Many states have laws providing remedies for customers who purchase chronically bad vehicles, known colloquially as "lemons". What can one say to the American taxpayer, after nervous lawmakers got together to give away $15 billion more of
China's American taxpayer's money in an apparent auto-maker bailout deal... buying not merely clunker cars, but clunker car companies?
I've got your auto bailout right here, America. Fuggedabout the $25 billion asked for; the federal government will pay twice that-- $50 billion-- immediately secured by the outstanding shares of all three automobile makers; in return, the auto makers will obtain long term contracts for the provision of all fleet vehicles to the federal government (and to state and municipal governments under issuance in lieu of various block grants). Each vehicle produced under this arrangement shall be at the current "most fuel efficient" level technologically available, and, by contract, this efficiency shall improve by at least 5% per year for the duration of the contract (and greenhouse emissions, by contract, will decline by at least 5% per year).
And the auto-makers will be provided to produce a certain number of electric and alternate fuel vehicles, and shall be obliged as part of the contract to install the appropriate infrastructure for serviving them. Further, the companies shall engage in necessary structural reforms, including a one-time opportunity to permit their retirees and workers to buy in to the federal employees' health care and retirement systems, for discounted benefits (but far better than what they would be should their former employers tank).
In short: help private sector companies by actually buying their products, and using market forces and government buying power to improve their performance, rather than simply giving money to our auto-makers a la the Soviet Lada or the Yugoslavian Yugo.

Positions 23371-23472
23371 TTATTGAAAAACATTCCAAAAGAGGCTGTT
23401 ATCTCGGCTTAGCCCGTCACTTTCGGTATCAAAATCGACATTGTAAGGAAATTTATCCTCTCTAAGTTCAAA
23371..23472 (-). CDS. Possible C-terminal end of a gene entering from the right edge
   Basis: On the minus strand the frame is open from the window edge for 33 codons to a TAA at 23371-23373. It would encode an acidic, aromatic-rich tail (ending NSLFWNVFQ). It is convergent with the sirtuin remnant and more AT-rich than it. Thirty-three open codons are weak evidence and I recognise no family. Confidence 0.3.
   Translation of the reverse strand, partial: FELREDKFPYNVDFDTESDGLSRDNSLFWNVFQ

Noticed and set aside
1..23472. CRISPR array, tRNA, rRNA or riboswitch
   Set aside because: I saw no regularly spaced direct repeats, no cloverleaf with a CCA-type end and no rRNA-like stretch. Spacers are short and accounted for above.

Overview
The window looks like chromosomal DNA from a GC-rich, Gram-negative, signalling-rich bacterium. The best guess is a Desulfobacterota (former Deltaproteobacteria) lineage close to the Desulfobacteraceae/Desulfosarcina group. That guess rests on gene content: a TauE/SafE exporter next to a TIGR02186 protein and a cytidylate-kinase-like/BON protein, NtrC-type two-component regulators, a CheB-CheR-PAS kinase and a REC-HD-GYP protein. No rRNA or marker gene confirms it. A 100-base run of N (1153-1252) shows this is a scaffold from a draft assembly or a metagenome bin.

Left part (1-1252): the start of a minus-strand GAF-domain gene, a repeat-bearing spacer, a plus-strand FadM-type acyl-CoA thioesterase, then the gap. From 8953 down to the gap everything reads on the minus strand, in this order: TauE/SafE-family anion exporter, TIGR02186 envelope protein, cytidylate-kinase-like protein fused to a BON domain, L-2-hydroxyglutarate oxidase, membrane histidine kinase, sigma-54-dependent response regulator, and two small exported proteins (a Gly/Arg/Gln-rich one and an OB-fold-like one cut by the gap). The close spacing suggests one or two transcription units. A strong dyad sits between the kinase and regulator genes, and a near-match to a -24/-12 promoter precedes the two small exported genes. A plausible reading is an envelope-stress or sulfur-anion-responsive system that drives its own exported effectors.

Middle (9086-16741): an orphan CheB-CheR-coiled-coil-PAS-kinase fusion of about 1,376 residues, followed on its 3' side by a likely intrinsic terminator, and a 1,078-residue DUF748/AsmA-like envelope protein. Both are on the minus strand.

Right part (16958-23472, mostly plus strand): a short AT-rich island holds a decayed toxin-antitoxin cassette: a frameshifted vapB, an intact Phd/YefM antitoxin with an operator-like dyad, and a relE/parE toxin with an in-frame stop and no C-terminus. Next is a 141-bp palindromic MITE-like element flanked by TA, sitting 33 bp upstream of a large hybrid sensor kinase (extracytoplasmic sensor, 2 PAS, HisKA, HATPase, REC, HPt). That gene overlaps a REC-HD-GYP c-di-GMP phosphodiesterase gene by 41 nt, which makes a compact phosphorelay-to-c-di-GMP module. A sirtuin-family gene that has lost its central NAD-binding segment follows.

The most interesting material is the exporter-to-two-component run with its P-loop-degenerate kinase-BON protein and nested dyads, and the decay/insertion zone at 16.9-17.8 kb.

Free market capitalism... we got what you need right here, America.
Interesting proposal, TD. What was the source of your inspiration? And, if successful, as to the health care and retirement systems, perhaps other companies could participate. Of course, how would you account for the untold billions already owed by the Big Three to their retirement plans? I think I read once that GM's obligations alone would cripple the Pension Benefit Guaranty Corporation.
Posted by Just Wondering at December 6, 2008 10:11 AM
I would permit each beneficiary the option of joining the federal workers' program for a reduced set of benefits (GM, Ford, etc. would have to fork over a portion of their funded pension to compensate the feds for taking the pensioner off their books), OR the worker would have the option of staying on GM's, FOrd's, etc. books for their more generous benefits, and taking their chances that GM, Ford, etc. could some day fund their obligations, or even be around to do it. It's not perfect, it's not really "fair," but God knows it's infinitely superior to those who depended on pensions from Enron, Worldcom, etc.
The goal, ultimately, btw, would be to greatly broaden the federal retiree and health and the Medicare programs to as many non-federal workers in the economy as possible... "if this be socialism, let's make the most of it"... with the auto companies as a beach head (turned to "in desperation" of course), kind of like how Bush used Homeland Security as his beach head for union busting.
Posted by the talking dog at December 6, 2008 10:39 AM